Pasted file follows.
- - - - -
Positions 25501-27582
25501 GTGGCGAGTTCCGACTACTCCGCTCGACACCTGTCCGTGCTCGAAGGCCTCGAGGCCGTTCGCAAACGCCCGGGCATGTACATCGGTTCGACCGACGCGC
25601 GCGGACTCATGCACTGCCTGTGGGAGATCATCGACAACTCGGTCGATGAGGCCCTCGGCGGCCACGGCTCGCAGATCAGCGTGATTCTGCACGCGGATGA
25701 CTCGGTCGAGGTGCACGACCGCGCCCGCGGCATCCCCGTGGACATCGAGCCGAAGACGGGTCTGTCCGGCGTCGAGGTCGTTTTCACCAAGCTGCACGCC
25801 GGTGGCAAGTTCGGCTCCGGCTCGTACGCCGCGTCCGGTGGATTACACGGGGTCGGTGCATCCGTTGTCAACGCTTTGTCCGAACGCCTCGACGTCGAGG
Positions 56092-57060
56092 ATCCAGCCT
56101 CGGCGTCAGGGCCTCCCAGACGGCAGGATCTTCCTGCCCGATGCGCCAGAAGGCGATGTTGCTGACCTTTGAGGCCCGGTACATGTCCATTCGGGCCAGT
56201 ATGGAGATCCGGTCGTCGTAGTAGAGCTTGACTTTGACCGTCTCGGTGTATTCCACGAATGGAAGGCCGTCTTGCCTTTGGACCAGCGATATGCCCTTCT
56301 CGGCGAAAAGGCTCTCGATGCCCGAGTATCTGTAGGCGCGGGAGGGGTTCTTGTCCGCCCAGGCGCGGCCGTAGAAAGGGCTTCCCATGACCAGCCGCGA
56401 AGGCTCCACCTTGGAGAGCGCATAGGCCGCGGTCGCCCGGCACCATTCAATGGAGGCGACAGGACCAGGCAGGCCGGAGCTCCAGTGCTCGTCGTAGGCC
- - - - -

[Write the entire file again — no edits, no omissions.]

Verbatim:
Positions 25501-27582
25501 GTGGCGAGTTCCGACTACTCCGCTCGACACCTGTCCGTGCTCGAAGGCCTCGAGGCCGTTCGCAAACGCCCGGGCATGTACATCGGTTCGACCGACGCGC
25601 GCGGACTCATGCACTGCCTGTGGGAGATCATCGACAACTCGGTCGATGAGGCCCTCGGCGGCCACGGCTCGCAGATCAGCGTGATTCTGCACGCGGATGA
25701 CTCGGTCGAGGTGCACGACCGCGCCCGCGGCATCCCCGTGGACATCGAGCCGAAGACGGGTCTGTCCGGCGTCGAGGTCGTTTTCACCAAGCTGCACGCC
25801 GGTGGCAAGTTCGGCTCCGGCTCGTACGCCGCGTCCGGTGGATTACACGGGGTCGGTGCATCCGTTGTCAACGCTTTGTCCGAACGCCTCGACGTCGAGG
Positions 56092-57060
56092 ATCCAGCCT
56101 CGGCGTCAGGGCCTCCCAGACGGCAGGATCTTCCTGCCCGATGCGCCAGAAGGCGATGTTGCTGACCTTTGAGGCCCGGTACATGTCCATTCGGGCCAGT
56201 ATGGAGATCCGGTCGTCGTAGTAGAGCTTGACTTTGACCGTCTCGGTGTATTCCACGAATGGAAGGCCGTCTTGCCTTTGGACCAGCGATATGCCCTTCT
56301 CGGCGAAAAGGCTCTCGATGCCCGAGTATCTGTAGGCGCGGGAGGGGTTCTTGTCCGCCCAGGCGCGGCCGTAGAAAGGGCTTCCCATGACCAGCCGCGA
56401 AGGCTCCACCTTGGAGAGCGCATAGGCCGCGGTCGCCCGGCACCATTCAATGGAGGCGACAGGACCAGGCAGGCCGGAGCTCCAGTGCTCGTCGTAGGCC